Sustainable Practices and Wine Quality: Is there value in Certification? (Magali A. Delmas, UCLA & Olivier Gergaud, KEDGE Business School)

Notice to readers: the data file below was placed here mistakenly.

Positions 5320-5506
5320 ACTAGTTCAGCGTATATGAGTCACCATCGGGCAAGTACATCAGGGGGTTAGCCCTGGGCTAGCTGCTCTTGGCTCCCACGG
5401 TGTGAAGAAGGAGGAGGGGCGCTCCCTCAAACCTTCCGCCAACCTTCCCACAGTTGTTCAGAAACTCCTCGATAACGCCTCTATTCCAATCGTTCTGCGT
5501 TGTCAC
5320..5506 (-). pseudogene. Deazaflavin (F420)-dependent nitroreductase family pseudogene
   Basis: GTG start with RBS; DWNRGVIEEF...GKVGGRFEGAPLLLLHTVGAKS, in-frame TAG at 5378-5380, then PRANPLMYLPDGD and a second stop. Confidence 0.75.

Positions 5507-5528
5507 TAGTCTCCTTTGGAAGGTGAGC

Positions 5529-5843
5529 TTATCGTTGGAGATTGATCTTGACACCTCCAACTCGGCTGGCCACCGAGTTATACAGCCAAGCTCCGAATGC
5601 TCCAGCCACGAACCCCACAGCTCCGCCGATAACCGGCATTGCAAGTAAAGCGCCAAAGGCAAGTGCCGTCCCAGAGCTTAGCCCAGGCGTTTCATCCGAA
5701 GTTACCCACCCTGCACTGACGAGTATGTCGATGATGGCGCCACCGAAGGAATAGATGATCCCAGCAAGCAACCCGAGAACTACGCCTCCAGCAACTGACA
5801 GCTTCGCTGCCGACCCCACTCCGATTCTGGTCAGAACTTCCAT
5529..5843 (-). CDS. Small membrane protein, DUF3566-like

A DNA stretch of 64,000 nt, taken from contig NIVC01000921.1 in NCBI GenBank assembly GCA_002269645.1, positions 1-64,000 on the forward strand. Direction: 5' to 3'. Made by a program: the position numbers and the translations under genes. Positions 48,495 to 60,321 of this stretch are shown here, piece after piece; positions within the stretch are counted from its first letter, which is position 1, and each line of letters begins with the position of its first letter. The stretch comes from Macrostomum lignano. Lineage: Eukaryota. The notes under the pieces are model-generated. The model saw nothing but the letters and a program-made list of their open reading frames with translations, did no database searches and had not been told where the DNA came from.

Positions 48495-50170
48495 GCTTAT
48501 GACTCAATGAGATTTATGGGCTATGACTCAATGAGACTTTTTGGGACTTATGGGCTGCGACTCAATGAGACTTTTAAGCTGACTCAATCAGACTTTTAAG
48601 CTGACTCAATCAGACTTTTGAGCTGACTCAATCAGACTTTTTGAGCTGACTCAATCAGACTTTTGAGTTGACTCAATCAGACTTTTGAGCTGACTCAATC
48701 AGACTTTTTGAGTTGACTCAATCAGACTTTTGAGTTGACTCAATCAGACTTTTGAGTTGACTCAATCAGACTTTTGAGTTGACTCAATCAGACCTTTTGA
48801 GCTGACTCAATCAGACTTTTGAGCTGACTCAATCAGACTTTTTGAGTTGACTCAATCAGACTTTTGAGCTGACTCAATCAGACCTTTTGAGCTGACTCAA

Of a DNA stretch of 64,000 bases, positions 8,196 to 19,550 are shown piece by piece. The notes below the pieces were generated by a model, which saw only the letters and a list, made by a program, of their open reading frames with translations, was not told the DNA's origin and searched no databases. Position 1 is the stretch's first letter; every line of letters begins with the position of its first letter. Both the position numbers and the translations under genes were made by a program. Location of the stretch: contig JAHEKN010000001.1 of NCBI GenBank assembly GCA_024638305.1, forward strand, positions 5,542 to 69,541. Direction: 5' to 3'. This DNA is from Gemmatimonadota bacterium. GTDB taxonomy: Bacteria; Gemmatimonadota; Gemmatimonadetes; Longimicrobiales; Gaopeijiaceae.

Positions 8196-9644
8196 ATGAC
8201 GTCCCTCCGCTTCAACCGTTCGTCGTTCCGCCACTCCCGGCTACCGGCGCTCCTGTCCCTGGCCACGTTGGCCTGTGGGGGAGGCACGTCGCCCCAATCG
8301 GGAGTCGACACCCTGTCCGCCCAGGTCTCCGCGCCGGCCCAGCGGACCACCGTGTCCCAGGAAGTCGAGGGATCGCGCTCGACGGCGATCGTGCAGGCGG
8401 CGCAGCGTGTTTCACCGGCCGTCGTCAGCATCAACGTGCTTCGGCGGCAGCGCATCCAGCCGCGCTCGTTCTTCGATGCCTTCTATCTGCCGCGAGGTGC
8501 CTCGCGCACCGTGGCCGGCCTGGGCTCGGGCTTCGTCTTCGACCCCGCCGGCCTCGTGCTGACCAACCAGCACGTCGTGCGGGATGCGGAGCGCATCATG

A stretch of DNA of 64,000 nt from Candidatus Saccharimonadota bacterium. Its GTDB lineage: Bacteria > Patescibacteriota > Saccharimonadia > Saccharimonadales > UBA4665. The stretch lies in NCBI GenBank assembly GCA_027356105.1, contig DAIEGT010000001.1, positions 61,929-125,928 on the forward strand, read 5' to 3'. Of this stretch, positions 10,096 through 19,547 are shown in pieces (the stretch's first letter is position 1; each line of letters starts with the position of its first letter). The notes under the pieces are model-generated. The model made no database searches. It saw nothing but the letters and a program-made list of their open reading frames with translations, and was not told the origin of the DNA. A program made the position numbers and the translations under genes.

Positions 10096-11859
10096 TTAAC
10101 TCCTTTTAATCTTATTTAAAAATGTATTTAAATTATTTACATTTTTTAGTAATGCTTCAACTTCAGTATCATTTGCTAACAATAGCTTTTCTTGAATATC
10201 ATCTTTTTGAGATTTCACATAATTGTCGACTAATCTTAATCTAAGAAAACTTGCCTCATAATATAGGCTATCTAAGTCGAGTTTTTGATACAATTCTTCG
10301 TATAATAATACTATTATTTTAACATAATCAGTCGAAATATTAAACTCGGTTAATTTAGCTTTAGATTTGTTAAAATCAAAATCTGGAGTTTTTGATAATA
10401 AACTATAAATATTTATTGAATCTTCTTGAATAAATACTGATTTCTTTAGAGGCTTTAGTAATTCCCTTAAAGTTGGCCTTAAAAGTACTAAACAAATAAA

More and more wineries are using third-party eco-certification, such as organic or biodynamic certification, to communicate their sustainable practices. At the same time some wineries are adopting sustainable practices without third party certification. In France for example, some wineries self-proclaim themselves “Viticulture Raisonnée” (reasoned viticulture), a flexible approach to sustainability devoid of the rigidity of third party certification. The presence of these different sustainable practices raises the question of their comparative value. While previous research estimates that third party eco-certification leads to increased quality as evaluated by experts, it is unknown whether non-certified sustainable practices are also associated with quality improvements. Evaluating the impact of non-certified sustainability practices on quality is challenging due to the difficulty of identifying such practices. In this paper, we use French data on experts’ quality ratings from Gault Millau, Gilbert Gaillard and Bettane Desseauve, to compare the ratings of self-proclaimed sustainable wines to third party eco-certified wines and conventional wines. A total of 140,690 wines is analyzed. Preliminary findings based on different matching techniques indicate that self-proclaimed sustainable wines are of lower quality than conventional wines, while eco-certified wines are of higher quality than conventional wines. This suggest that non certified practices could be associated with greenwashing.